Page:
I’ll be the first to admit—I could have predicted this.
I should have never agreed to work with this client. But she said she really needed my help. And I really wanted to help! My good intentions made me move ahead when I shouldn’t have. And just in case you’re wondering—this isn’t the first time. The sheer desire to help has left me blindsided by a schmoozy deejay and attempting things far beyond my skill level (just to name a few).
In every version of reality, this client was someone I could never make happy. And she sounded plenty of blaring sirens about that fact, including:
- …when she agreed to my estimate and told me the deposit was on the way—and then went missing for 6 months (despite my follow ups).
- …when again, she agreed to my estimate (and to send a deposit) and disappeared for 3 more months.
- …when she admitted she’d gone missing because she was working with other copywriters who “just couldn’t deliver.”
- …when she told me she fired her web designer.
- …when she mentioned that she had gotten headshots but hated them and was redoing them with another photographer.
- …when I spent extra time walking her through my approach and recommendations, but I still didn’t feel that she was on board (even though she said she was).
My goodness, I can’t believe how naïve I was! She was nearly shouting from the rooftops, “I can’t be helped!” But silly me—I wanted to help so badly that I didn’t pay attention.
Ready for today’s biggest non-shocker? After I sent the first draft, she called and spoke to me in the most condescending, argumentative way I think I’ve ever been spoken to—completely devaluing my time, my effort and my abilities. She ignored all of my efforts to keep the call professional and come to a peaceful resolution. Somewhere in the middle of her onslaught, she demanded her $625 deposit back.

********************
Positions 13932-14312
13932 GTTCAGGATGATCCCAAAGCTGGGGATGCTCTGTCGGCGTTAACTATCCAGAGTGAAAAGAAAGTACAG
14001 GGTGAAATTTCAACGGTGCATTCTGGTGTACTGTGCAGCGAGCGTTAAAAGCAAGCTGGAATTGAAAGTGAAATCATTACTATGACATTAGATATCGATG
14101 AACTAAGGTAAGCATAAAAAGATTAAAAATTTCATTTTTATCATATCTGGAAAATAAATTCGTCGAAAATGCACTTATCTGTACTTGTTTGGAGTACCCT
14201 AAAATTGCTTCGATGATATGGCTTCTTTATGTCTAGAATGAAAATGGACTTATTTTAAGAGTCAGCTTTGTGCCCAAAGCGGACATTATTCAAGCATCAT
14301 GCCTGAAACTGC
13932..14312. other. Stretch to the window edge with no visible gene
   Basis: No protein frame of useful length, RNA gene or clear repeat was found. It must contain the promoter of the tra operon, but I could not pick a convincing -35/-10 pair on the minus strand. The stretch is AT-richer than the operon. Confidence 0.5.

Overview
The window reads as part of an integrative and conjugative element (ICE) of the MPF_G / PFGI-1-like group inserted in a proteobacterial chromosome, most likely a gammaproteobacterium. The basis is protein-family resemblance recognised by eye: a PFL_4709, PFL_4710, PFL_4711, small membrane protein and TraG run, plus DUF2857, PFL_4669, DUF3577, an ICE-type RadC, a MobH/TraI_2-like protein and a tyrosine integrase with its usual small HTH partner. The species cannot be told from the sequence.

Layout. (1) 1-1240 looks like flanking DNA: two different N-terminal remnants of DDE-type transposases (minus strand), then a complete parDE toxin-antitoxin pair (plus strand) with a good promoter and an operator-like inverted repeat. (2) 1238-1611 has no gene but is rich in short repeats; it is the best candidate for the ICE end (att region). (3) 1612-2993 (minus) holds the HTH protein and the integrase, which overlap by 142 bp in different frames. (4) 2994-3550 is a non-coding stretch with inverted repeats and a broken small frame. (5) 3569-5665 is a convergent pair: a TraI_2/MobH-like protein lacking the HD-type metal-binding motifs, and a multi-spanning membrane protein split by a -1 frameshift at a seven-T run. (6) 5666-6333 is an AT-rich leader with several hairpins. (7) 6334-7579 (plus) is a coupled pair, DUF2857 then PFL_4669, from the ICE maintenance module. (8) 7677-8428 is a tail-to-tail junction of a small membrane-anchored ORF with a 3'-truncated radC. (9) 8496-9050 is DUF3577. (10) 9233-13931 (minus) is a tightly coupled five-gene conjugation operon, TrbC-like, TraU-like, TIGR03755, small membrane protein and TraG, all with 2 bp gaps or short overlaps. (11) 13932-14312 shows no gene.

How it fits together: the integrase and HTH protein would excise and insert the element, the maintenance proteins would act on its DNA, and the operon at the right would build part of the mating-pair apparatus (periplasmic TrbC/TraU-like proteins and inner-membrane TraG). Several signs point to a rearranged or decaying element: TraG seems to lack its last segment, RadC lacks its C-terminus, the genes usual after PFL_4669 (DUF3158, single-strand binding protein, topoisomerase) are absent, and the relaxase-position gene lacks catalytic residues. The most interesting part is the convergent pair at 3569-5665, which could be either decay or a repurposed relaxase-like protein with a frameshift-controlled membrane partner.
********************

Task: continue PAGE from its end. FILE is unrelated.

My stomach thumped and swirled with queasiness. Truth be told, I’m not a fighter. I know this for sure: Life is better when we communicate with honey, not venom.
All she had to say was, “Deidre, this doesn’t feel right. I appreciate the time you put in—but it’s not working for me. It’s not what I envisioned.”
I would have happily given her a refund. After all, my goal is to make clients happy!
So, what about the money?
I decided to return her $625 deposit (definitely not because she asked nicely)—but because I need to walk away with a clean conscience. I need to know that I do, in fact, make my clients happy. By taking this woman on as my client, I took on this responsibility. And even if she was impossible to make happy—that is on me.
Ultimately, this wasn’t a good fit from the beginning. And it was my job to know that. $625 is a lot of money. But I should have never taken it in the first place.
For me, it’s a $625 lesson. Listen to the red flags, Deidre. You can’t help everyone.
Here’s the thing—this wasn’t just a bad client.
After a chat with Ilise Benun (marketing mentor/marketing therapist who sees the truth so clearly it’s scary), and a good night’s sleep, I realized it’s me.
Even though I’d been given every possible warning, there is something inside me that WANTS TO HELP so badly—I’ll try, even to my own detriment.
Why would I put so much time and effort into trying to help this person—when she gave me every clue possible that she either couldn’t, or wasn’t ready to be helped? Don’t get me wrong—I still believe all people can be helped. But I recognize that some need more help than I’m capable of giving.
It’s nice to want to help people. It’s nice to have a big heart and try to give our support, talent and effort to others. But when it’s at our own detriment—who are we really helping? We are giving away our innate gift as helpers if we spend our time, heart and energy on those who don’t get anything from it.
In the time I spent losing $625 dollars…
I could have helped many other clients who actually need and value what I can provide. It’s a hard lesson to learn. But I don’t want this lesson to be for naught. As someone who genuinely wants to help—I’m hoping this post helps one of you, my fellow wearer of rose-colored glasses!
Recently I created a Should I take it? Checklist to help me decide whether or not to take projects outside my comfort zone. I would like to officially add another marker: Can I make this person happy? Or actually, what I really mean is: Can this person be made happy?
So, should we keep wearing our rose-colored glasses?
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